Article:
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Vegetarin Cyclist(26 posts)

Vegetarin Cyclistlindykid
Jun 2, 2003 9:47 PM
I know they are out there, but I need some help.

I am currently SLOWLY converting to be a vegitarian. The problem I seem to have is this. I am 26 (as of yesterday) and have a super fast metabolism (roughly four years left to enjoy it also!). I plan on racing a lot (next year) and plan on making cat 2...pro maybe (eventualy). I have heard of one pro track racer that is a vegitarian. Anywho...advice and maybe some websites is what I am looking for.

Currently I only eat fish for meat.

Thanks for anyone that helps
Well...Smiker
Jun 2, 2003 11:32 PM
I've been a vegetarian (but eating seafood) for about four years now. When I started I was still a HS student, and my riding was purely for fun and the ability to go fast. About 2 years ago I started road riding as well as mountain biking.

So I can't really say whether it has affected my power, speed or endurance etc. But I find as long as I make sure I do eat enough protein and take certain steps to get the correct nutrients, I feel ok. For example, mushrooms, eggs (I still eat them, judge me if you will) and nuts (and legumes) are your friends. Vitamin C helps you absorb protein, espeically from fruit and vegetables. Bran inhibits protein absorbtion. I do occasionally have a small amount of chicken, or lean red meat. But that's about once every few months or so, if I'm feeling a bit flat.

If you're planning to race at a high level you may need supplements. I never really do over 400k a week (I race mtb, not road), and usually it's more like 200-350k due to university and work commitments. And vegetarianism doesn't present any issues for this. I think it'd be worth seeking some professional advice if you want to race at a high standard. I hope this helps in some way.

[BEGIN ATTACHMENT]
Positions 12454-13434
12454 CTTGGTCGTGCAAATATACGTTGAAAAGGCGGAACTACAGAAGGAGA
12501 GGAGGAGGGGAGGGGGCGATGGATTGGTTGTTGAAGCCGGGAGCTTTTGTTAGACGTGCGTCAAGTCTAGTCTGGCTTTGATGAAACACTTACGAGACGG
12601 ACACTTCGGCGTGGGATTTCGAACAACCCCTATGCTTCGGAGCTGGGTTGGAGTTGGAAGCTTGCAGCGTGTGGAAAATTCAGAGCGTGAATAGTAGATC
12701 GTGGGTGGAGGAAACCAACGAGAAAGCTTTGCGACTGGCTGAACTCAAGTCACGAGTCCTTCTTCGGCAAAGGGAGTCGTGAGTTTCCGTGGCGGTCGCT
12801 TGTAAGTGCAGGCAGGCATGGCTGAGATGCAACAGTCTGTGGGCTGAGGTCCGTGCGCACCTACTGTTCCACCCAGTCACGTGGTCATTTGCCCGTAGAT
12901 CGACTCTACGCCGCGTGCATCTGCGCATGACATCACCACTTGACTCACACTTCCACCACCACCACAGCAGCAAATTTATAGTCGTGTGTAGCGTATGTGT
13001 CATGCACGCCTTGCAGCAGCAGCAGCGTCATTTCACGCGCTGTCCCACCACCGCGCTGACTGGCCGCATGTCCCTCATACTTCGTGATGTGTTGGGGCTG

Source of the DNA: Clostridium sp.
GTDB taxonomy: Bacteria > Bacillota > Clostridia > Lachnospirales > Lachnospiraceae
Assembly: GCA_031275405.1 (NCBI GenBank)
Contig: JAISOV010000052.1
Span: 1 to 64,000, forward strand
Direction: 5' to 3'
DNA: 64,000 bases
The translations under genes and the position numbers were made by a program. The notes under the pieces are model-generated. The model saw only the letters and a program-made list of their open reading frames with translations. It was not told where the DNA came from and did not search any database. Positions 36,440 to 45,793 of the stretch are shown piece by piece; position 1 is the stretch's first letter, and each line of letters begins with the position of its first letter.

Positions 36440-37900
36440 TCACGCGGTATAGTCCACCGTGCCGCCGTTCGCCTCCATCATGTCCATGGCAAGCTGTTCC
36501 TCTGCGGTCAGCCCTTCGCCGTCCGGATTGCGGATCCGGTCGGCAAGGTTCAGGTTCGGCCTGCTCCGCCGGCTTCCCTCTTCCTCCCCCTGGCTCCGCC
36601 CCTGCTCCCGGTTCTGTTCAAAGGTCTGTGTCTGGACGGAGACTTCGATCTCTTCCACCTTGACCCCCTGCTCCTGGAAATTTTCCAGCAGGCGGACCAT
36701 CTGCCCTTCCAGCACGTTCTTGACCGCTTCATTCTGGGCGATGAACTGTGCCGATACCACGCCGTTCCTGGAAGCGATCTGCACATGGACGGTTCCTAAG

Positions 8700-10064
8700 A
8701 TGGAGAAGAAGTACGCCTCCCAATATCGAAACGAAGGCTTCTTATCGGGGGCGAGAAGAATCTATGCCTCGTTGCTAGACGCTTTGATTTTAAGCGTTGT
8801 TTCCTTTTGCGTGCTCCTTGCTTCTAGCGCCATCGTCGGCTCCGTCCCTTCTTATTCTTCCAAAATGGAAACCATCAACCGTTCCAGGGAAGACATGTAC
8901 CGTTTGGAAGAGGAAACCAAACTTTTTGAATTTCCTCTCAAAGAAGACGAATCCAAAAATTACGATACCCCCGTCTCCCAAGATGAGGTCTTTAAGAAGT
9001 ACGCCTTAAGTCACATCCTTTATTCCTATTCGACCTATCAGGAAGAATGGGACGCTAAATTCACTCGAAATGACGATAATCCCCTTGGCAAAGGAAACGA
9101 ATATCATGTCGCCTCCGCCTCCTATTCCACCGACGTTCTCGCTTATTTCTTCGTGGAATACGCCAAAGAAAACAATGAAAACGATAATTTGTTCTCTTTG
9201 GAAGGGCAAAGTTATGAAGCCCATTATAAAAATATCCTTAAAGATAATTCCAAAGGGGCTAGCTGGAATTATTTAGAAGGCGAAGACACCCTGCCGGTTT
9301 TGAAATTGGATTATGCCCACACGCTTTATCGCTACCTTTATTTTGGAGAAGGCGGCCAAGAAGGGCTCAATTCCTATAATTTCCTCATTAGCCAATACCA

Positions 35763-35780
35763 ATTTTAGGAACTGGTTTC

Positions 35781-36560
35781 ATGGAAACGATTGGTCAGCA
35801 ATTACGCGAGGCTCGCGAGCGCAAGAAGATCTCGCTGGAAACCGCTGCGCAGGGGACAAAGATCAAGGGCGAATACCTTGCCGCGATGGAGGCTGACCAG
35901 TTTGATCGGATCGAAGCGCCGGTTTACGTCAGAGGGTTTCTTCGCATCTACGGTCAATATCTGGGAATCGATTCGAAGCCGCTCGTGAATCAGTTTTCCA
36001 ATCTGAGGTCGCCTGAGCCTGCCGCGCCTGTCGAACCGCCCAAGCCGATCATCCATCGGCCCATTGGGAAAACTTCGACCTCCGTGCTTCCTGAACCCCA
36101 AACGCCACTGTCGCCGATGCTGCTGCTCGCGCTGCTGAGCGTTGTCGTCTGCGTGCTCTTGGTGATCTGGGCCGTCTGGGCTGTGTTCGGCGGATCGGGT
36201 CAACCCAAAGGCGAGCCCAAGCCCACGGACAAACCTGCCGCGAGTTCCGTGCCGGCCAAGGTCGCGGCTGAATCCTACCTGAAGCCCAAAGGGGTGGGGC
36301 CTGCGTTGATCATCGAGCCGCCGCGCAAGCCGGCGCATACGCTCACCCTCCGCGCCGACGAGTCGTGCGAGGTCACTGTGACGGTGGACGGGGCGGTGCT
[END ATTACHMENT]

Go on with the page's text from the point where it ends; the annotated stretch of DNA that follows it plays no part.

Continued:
Smiker
No vegetarianNiemand
Jun 3, 2003 1:32 AM
You are not a vegetarian, even ignoring your 'occasional' intake of chicken and red meat.
Fish (and other seafood) are not vegetables. Never have been and never will be.
Seafood is not a vegetableColnagoFE
Jun 3, 2003 6:26 AM
Seafood is definately not a vegetable. Also eggs and dairy are not vegetables. Seems the only true "vegetarian" would be one who eats no meat, dairy, or eggs--sometimes called a vegan. I always laugh at Catholics during lent who eat fish on fridays because they can't "eat meat".
Many different definitions of "vegetarian".Eug
Jun 3, 2003 7:12 AM
Notice he didn't say he's a vegan. It's an acceptable definition (to some) to include dairy, eggs, seafood, etc. eg. "Lacto-ovo vegetarian". Looking at another issue, some vegans would balk at the concept of taking supplements or processed foods. It's all dependent on ones own personal preferences and philosophies. Personally I don't care (but then again I'm not any sort of vegetarian), as long as the diet is healthy.

And before someone argues this... No, a vegetarian diet is not healthy per se, although many vegetarian diets are. Similarly, an omnivorous diet is not unhealthy per se, although many omnivorous diets are.

BTW, if anyone cares, both Lance Armstrong and Alison Sydor are omnivores, like most competitive bikers.
got to agree with youNigeyy
Jun 3, 2003 8:42 AM